An edited version of this commentary was first published in NVPC’s SALT, “A Better Approach to Career Guidance in Schools“.
The ubiquity of career guidance and counselling programmes in our local schools (especially in the universities) is an advantage. Senior Minister of State for Education Indranee Rajah, said as much, when she recently remarked that “guidance could help students and their parents view the vocational path more positively” (TODAY, Feb. 14).
But how should we square this against the belief that our academic institutions already foster an excessively pragmatic mentality, and that vocationally-oriented guidance programmes might exacerbate this?
In fact I would argue that students and parents should have ready access to such services, especially when they are choosing courses of subject combinations. Even more important is the need to not focus on career guidance per se (“What should you work as?”, “What are the positions, associated perks and remuneration?”) and risk pigeon-holing individuals, but guidance in general. To encourage them to consistently contemplate next steps (“What are you interested in, and what skills are needed?”, “Are there endeavours to be involved in?”).
That is, to regularly explore aspirations beyond the what-do-you-want-to-be essay assignment.
Ambitions are going to change over time, but students should be able to discuss them frankly: parents can provide advice and support, educators and returning seniors can share about their own experiences, and even employers – from the relevant industries – can share their expectations. Moreover what was striking about the commentary was a comment from Swiss career counsellor Liselotte Stricker Meuli, who revealed that students and their parents sometimes disagree on which route to pursue. “It takes time … sometimes having many counselling sessions, to match everyone’s interests and come to a compromise”, she said.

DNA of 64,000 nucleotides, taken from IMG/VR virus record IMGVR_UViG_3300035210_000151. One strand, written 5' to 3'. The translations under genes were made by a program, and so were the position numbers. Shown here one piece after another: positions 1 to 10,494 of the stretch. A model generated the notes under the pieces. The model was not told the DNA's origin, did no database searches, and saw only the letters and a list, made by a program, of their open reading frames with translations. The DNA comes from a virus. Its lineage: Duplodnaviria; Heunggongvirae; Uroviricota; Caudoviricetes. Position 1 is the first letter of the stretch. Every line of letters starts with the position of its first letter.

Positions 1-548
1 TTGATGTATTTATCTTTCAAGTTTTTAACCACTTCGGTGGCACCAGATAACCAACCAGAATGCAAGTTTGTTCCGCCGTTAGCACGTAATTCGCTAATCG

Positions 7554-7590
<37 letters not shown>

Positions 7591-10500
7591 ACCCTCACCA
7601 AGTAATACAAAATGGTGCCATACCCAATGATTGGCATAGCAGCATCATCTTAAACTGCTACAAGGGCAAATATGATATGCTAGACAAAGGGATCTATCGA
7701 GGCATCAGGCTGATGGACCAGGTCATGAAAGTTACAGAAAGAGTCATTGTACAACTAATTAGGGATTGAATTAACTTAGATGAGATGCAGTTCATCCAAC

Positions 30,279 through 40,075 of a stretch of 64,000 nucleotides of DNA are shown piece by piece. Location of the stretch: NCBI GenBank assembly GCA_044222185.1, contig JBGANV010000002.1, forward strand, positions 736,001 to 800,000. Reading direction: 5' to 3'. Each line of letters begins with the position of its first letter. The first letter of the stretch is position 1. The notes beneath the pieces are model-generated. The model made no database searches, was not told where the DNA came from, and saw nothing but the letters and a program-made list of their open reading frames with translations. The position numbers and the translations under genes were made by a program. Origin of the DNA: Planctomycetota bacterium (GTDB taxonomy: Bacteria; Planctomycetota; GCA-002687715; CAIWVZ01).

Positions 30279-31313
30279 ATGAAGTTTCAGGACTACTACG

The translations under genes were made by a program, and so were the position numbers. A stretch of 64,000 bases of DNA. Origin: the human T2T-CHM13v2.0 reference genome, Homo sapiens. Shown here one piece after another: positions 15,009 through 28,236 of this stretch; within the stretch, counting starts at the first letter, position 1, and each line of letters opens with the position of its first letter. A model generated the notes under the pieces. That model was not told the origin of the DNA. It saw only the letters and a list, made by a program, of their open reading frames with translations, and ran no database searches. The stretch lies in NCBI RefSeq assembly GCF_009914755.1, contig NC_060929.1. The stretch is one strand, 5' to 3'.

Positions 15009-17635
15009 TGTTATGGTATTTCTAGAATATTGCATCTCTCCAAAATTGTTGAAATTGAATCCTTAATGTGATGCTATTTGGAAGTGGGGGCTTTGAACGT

In other words, (career) guidance is an iterative and collaborative process.
The variety of diverse pathways and their value – besides the traditional scholastic ones – are not unique to Switzerland. The distinction between the academic and the vocational tracks features in Finland’s education system, where students can choose to enter universities or universities of applied sciences. There is little stigma attached to the choice of a university or a professional college in both countries, though in Singapore some might argue otherwise. The key nonetheless is to concentrate on prospects and valuable opportunities for the future.
Some might contend that the aforementioned arrangements on guidance might burden students with even more responsibilities. How can they enjoy their time in school, when they are constantly thinking about their plans and potential commitments?
Yet I suppose it is this very conception or perspective of the future that is sorely lacking at the moment. Even if it does exist it is unfortunately confined to mere discussions of careers and professions (and sometimes at the wrong timing), and not necessarily what the student might be passionate about. Such guidance helps to align what is learnt from the classroom and how it can be applied, pushes the student to participate in relevant extra-curricular initiatives, and drives individuals to do their best. This is the progress we need.